When will open source get the SMB market right?

The SMB market is billed as a natural for open source, but most open-source vendors continue to emulate the complexity of enterprise software, stifling their relevance.

Eating dinner with Larry Augustin in London this weekend, we fell to talking about open source's relevance to the SMB (small- and medium-sized business) market. Augustin is currently CEO of SugarCRM, a company with over 5,000 customers, many of them SMBs.

But SugarCRM is the exception to the rule. Open source has long been billed as a savior for the SMB market, but the reality is that open-source adoption has largely been an enterprise IT phenomenon , despite other exceptions like KnowledgeTree, which recently updated its product suite to further appeal to this market.

Why aren't more SMBs adopting open source? Following recent Forrester data, Savio Rodrigues of IBM points out that many SMBs still cling to the perception that open source is not secure and is overly complex.

In many cases, it's not perception. While it's tough to generalize about open source at this point in its history, it's absolutely the case that some open source is complex, some open source is not secure, etc. Much open-source software mimics the enterprise software world it strives to leave behind.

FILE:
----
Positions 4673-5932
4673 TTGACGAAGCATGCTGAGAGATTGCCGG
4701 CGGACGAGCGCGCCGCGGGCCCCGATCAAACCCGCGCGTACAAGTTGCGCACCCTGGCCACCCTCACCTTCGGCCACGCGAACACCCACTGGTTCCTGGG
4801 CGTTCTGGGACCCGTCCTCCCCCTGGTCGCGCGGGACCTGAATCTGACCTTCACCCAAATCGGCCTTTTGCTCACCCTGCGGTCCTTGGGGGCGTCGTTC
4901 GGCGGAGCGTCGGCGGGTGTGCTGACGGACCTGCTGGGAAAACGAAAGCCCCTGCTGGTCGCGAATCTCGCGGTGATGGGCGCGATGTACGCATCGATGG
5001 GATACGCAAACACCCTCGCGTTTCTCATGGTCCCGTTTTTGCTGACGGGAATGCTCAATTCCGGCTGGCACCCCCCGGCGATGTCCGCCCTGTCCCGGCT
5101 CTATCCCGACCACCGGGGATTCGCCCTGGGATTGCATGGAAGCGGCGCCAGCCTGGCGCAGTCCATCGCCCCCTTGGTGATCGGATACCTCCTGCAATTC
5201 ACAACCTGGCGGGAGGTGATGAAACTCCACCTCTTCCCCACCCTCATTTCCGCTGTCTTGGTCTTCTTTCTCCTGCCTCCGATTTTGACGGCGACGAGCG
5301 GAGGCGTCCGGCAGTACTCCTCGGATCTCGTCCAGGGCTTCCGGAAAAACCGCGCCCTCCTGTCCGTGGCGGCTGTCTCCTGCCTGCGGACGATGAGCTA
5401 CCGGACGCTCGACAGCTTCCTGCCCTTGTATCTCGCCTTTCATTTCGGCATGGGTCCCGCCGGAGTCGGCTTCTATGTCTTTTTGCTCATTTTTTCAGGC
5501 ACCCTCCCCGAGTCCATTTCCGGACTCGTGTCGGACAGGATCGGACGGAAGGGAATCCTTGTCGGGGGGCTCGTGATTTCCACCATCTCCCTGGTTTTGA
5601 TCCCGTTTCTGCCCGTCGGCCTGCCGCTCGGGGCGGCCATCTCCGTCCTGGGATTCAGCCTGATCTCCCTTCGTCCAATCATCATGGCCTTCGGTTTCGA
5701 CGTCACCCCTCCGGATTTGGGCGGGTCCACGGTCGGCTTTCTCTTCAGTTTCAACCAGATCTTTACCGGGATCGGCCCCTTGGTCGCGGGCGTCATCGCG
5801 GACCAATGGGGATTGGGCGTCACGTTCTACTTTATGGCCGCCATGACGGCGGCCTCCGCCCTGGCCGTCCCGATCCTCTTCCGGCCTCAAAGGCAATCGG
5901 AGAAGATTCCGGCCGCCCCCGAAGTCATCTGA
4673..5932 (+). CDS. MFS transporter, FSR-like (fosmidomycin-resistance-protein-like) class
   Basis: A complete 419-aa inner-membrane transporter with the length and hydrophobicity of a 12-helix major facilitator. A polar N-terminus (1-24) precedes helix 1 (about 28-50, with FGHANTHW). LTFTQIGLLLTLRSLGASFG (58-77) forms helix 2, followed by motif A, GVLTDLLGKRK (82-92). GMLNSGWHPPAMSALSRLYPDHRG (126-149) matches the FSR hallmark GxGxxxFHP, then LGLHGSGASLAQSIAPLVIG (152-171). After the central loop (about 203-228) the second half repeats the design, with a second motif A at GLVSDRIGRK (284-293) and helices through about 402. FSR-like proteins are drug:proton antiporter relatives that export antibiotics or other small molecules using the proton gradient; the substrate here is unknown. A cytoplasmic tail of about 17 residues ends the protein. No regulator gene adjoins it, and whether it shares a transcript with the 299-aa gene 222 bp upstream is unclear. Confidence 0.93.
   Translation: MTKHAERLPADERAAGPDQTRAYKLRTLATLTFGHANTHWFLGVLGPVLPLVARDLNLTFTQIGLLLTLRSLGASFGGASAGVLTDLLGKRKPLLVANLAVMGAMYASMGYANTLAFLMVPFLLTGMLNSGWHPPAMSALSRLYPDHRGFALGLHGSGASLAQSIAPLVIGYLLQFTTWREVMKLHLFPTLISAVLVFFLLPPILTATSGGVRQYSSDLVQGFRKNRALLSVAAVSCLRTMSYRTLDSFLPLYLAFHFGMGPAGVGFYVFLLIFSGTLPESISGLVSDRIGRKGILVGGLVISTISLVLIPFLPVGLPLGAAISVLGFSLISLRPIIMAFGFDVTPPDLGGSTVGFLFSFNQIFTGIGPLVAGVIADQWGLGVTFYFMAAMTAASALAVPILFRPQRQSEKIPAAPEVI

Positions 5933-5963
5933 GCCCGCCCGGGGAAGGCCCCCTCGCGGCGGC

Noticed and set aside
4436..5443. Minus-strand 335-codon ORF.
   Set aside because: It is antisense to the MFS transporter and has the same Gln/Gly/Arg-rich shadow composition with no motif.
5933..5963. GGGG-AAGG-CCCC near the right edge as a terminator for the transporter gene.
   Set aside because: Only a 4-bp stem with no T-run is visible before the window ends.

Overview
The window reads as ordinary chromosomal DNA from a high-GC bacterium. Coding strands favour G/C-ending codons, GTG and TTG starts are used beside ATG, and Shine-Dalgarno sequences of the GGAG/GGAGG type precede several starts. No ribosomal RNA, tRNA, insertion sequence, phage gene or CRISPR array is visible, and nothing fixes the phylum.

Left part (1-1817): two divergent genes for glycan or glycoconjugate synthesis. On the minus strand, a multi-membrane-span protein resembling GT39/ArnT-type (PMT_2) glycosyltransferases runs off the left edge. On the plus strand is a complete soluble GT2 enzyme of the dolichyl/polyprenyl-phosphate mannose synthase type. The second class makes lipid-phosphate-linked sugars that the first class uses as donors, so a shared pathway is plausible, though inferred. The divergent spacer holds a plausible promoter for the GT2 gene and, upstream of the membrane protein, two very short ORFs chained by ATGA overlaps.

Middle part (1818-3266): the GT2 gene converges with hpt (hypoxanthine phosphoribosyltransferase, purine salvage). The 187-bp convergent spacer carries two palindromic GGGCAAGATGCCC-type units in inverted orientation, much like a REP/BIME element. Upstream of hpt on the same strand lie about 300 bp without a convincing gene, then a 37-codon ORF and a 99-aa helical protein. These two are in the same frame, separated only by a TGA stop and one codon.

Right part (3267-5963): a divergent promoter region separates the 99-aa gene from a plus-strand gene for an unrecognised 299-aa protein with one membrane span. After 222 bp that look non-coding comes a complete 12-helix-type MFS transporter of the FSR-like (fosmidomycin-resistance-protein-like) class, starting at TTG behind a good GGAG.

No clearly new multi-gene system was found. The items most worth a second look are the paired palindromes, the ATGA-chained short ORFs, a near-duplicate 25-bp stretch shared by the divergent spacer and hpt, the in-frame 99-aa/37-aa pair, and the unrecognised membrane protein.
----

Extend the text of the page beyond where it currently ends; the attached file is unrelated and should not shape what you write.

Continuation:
Dell is trying to overcome these concerns by selling prepackaged open-source applications, and I would assume we'll see more companies following Dell's lead.

While some big vendors like Cisco already have significant SMB focus, others, like Oracle, SAP, etc., could use an open-source runway to the SMB market. Unfortunately, as noted, open-source vendors haven't necessarily penetrated the SMB market any better than the proprietary vendors have.

This suggests a strategy for open-source vendors, one that could lead to a big exit: figure out how to pitch to the SMB market, then sell to those big, proprietary vendors that need an entree to SMBs. The new hybrid model for open-source vendors might well be to make the "enterprise" version the one that is easiest to administer and use.

First, however, open-source vendors need to start making software easier to use, and not emulate all the wrong behaviors of the proprietary past. Fortunately, the way to make software easier for SMBs and to monetize it might actually be cloud-based computing .

How fortunate.

Disclosure: I am an advisor to SugarCRM.


Follow me on Twitter @mjasay.

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About the author

    Matt Asay is chief operating officer at Canonical, the company behind the Ubuntu Linux operating system. Prior to Canonical, Matt was general manager of the Americas division and vice president of business development at Alfresco, an open-source applications company. Matt brings a decade of in-the-trenches open-source business and legal experience to The Open Road, with an emphasis on emerging open-source business strategies and opportunities. He is a member of the CNET Blog Network and is not an employee of CNET. You can follow Matt on Twitter @mjasay.

     

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